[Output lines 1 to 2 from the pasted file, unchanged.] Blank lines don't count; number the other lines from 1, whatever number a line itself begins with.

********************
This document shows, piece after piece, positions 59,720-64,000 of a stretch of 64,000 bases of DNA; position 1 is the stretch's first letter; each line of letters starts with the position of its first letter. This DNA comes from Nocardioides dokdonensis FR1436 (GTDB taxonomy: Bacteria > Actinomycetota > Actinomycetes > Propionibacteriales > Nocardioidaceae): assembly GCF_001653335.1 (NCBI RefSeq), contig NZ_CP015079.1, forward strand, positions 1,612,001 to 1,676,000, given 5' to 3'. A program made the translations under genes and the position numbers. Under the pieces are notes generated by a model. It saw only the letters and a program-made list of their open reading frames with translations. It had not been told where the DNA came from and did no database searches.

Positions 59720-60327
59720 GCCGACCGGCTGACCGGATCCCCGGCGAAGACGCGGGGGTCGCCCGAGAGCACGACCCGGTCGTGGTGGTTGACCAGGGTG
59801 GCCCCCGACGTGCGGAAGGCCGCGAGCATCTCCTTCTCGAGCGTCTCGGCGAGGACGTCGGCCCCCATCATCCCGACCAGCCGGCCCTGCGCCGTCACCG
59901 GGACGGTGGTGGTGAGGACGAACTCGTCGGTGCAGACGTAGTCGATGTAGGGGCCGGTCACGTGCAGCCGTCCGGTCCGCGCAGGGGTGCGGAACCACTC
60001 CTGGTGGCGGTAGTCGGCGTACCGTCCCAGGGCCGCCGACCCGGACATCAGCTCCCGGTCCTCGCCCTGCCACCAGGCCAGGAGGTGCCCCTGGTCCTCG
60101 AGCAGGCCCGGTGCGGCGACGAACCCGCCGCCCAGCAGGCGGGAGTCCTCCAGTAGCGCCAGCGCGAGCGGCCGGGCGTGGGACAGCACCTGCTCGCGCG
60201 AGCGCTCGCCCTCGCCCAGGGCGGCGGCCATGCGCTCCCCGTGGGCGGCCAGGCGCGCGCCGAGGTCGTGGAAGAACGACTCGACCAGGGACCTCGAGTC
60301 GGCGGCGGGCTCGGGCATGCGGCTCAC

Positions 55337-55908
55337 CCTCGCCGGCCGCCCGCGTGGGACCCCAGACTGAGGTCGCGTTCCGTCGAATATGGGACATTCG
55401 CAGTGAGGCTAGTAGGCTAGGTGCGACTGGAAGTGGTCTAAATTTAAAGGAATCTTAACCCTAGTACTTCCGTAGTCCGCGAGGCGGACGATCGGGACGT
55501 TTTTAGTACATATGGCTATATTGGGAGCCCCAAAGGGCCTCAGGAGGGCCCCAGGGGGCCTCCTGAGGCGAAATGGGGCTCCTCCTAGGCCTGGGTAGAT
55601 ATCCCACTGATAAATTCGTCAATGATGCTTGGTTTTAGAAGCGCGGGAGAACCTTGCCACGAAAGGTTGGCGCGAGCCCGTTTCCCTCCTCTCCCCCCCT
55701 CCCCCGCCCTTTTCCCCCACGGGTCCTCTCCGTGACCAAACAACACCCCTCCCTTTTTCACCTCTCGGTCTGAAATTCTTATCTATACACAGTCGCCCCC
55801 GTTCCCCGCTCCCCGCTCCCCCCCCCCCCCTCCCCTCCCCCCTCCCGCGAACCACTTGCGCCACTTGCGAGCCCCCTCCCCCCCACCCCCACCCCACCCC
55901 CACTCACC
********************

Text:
This document shows, piece after piece, positions 59,720-64,000 of a stretch of 64,000 bases of DNA; position 1 is the stretch's first letter; each line of letters starts with the position of its first letter. This DNA comes from Nocardioides dokdonensis FR1436 (GTDB taxonomy: Bacteria > Actinomycetota > Actinomycetes > Propionibacteriales > Nocardioidaceae): assembly GCF_001653335.1 (NCBI RefSeq), contig NZ_CP015079.1, forward strand, positions 1,612,001 to 1,676,000, given 5' to 3'. A program made the translations under genes and the position numbers. Under the pieces are notes generated by a model. It saw only the letters and a program-made list of their open reading frames with translations. It had not been told where the DNA came from and did no database searches.

Positions 59720-60327